Hybrid working isn’t just about whether employees are working in the office. As long as the location
of people's work changes, we will need to rethink the way we work including office baselines, office
processes, office habits and corporate culture.
Employees, businesses and society need time to adapt to new changes. But emerging models reveal
to us how people are working now and where they are headed.
01# Most people work in the office most of the time
02# National Culture
Is there a relationship between national culture and the implementation of teleworking? Countries
that value individualism (with a strong focus on individual needs) have a high prevalence of
telecommuting. In countries like China that advocate collectivism, they value group harmony and
almost all work in the office.
03# Differences in hybrid office
Different companies adopt hybrid systems differently. Small and medium-sized companies in small
and medium-sized cities prefer to have employees work on-site. Large companies located in large
cities where employees work on computers have a higher proportion of hybrid or remote working.
04# Leaders and Generation Z employees are more
willing to come to the office to work
05# Employees feel tortured, so job satisfaction decreases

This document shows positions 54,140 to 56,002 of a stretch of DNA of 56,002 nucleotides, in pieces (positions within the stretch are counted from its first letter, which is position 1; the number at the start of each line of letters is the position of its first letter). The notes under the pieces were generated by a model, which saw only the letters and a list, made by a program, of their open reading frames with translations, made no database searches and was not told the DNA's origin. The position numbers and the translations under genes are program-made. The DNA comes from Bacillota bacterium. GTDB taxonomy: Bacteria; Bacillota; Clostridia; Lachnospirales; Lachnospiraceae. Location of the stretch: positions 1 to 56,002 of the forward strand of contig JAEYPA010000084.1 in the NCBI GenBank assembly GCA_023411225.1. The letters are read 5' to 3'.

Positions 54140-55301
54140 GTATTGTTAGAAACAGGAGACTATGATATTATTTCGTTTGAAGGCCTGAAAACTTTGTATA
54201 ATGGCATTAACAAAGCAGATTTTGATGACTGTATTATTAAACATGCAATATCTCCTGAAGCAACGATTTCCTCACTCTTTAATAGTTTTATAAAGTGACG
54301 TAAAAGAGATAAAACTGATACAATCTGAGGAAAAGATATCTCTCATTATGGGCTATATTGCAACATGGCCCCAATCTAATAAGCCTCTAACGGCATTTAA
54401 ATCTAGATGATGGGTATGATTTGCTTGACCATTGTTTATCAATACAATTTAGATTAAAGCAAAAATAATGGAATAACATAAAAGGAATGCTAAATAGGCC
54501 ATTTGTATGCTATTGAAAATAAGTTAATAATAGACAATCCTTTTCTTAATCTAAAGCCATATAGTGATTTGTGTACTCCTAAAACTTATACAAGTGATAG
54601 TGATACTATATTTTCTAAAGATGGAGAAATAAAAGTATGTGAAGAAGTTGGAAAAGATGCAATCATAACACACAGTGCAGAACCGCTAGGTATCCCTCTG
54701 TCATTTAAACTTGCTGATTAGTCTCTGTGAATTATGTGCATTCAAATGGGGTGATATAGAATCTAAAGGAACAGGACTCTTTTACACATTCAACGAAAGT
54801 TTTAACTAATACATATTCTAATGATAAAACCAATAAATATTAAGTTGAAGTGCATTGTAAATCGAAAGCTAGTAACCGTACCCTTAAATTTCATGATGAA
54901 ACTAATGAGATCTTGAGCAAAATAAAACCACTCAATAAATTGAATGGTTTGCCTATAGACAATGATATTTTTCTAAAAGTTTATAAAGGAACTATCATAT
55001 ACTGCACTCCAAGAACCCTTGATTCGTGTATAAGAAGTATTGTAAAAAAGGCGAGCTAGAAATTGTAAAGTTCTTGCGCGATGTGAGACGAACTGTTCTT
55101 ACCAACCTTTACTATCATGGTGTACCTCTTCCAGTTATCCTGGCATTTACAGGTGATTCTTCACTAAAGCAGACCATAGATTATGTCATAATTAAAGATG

06# Most people work in the office most of the time
07# Employee needs
It’s clear that employee attitudes toward hybrid working vary from person to person, depending on
where they live, what they do, and their employer. But no matter how far we go to implement hybrid
working policies, it is subtly changing the way we work.
The data reflects the feelings of many employees: Faced with such a volatile environment, employees
are still suffering even though they have more flexible work arrangements than before. What measures
can be taken?
Employees say they come to the office for teamwork and social interaction. However, research shows
that employees also want offices with space to work alone, privacy to support focused work, or access
to more high-tech gadgets. Many people say they would work in the office more often if they had their
own dedicated area, but companies are planning coworking spaces precisely to make the most of their
offices. Employees want to have more autonomy and participate in deciding what kind of office
experience they create.
At the same time, leaders are under pressure to deliver results, improve innovation and profitability.
Sales Force CEO Mark Benioff found that new hires were less productive. He wondered: "How do we
subtly convey the company's message to new employees if there is no office culture?" Whether it is
office policy, corporate culture or other factors, leaders know they need to take immediate action.